President Donald Trump moved Friday to roll back the controversial Dodd-Frank Act. But how will the rollback work?
Trump announced several steps Friday to undo rules enacted under Dodd-Frank. After a meeting with business executives, he signed a directive calling for the rewriting of major provisions in the act, according to a New York Times report. Another directive he signed is expected to roll back a Labor Department rule that required financial advisors to act in their clients’ best interests. Trump said the directives were intended to ease the regulatory burdens on banks and enable them to lend money more freely.
“We expect to be cutting a lot out of Dodd-Frank because frankly, I have so many people, friends of mine that had nice businesses, they can’t borrow money,” Trump said during his meeting with business leaders. “They just can’t get any money because the banks just won’t let them borrow it because of the rules and regulations in Dodd-Frank.”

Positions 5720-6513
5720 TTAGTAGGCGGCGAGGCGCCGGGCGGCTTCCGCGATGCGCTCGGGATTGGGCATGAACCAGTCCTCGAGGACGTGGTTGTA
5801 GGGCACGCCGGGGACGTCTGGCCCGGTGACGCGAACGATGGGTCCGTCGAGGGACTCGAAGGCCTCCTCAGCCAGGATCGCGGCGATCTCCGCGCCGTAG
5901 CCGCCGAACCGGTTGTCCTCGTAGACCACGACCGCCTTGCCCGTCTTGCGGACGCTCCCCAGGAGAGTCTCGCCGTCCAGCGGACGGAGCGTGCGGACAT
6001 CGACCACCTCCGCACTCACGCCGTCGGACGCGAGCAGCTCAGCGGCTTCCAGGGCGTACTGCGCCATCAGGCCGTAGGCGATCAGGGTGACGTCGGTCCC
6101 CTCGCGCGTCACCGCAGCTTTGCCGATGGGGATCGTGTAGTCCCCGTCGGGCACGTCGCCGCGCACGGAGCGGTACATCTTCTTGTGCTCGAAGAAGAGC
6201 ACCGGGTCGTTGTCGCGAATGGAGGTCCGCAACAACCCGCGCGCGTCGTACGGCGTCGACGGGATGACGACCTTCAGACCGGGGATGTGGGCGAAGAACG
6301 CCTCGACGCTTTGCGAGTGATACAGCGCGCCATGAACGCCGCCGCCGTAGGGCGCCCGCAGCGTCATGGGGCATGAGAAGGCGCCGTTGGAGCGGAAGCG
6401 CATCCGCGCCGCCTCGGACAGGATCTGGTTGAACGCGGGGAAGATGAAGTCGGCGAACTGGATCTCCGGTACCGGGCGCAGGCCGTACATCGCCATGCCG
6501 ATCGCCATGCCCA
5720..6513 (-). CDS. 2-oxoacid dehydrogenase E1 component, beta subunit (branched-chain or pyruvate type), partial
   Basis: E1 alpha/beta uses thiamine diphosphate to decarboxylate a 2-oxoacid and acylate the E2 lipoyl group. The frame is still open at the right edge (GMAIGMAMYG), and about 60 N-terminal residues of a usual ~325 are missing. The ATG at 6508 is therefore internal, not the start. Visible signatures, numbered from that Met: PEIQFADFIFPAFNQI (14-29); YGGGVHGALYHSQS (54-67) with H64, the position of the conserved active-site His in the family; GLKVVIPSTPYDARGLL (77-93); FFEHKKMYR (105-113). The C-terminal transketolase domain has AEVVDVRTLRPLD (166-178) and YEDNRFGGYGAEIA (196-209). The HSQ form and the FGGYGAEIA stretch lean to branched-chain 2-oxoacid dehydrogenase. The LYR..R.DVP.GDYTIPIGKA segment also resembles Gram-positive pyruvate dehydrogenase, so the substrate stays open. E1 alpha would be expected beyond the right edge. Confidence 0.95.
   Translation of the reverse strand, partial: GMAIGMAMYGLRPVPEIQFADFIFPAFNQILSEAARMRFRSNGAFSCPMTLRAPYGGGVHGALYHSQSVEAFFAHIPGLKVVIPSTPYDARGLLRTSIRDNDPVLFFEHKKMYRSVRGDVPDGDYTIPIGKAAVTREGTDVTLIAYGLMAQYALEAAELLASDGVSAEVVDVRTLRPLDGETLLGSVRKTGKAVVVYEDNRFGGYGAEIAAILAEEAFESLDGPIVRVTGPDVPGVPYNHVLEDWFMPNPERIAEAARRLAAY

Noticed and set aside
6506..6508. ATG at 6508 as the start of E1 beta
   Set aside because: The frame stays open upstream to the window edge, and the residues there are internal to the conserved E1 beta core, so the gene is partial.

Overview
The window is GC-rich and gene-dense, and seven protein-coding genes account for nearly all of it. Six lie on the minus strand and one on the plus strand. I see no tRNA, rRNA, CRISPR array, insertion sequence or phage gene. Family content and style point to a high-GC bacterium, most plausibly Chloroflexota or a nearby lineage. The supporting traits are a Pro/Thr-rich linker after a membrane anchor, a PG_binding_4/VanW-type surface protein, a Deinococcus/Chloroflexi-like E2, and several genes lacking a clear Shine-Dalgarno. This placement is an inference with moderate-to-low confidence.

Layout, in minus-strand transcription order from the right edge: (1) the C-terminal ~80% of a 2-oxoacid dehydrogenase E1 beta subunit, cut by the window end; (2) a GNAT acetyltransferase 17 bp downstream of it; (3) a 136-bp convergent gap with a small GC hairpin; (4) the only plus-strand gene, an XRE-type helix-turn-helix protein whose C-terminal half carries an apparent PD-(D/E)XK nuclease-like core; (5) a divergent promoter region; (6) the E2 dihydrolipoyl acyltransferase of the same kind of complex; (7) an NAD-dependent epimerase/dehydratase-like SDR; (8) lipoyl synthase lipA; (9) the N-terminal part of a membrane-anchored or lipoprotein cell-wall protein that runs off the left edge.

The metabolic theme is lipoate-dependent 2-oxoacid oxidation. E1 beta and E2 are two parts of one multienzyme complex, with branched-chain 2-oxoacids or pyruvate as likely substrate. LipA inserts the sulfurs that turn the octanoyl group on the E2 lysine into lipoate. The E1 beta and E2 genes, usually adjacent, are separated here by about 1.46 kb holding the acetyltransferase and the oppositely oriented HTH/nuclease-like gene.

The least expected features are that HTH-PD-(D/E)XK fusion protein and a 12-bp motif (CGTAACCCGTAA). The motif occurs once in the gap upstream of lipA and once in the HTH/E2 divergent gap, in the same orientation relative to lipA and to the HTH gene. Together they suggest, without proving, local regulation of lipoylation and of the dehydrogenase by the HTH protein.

Democrats and consumer groups were quick to blast the orders as love letters to Wall Street.
:The administration apparently plans to turn over financial regulation to Wall Street titan Goldman Sachs, and make it easier for them and other big banks like Wells Fargo to steal from their customers and destabilize the economy,” Lisa Donner, executive director for Americans for Financial Reform, said in a statement. “That betrays the promises Trump made to stand up to Wall Street, and it will have dire consequences if he’s successful.”
Trump doesn’t actually have the authority to roll back Dodd-Frank by executive order, the Times reported. However, his executive orders can set the tone for how zealously federal agencies enforce existing rules.
And the White House said Friday that it would work with Congress on legislation to further address the rollback of Dodd-Frank regulations, according to a Reuters report.
Trump to order Dodd-Frank rollback - report
Will Republicans finally succeed in ousting Cordray?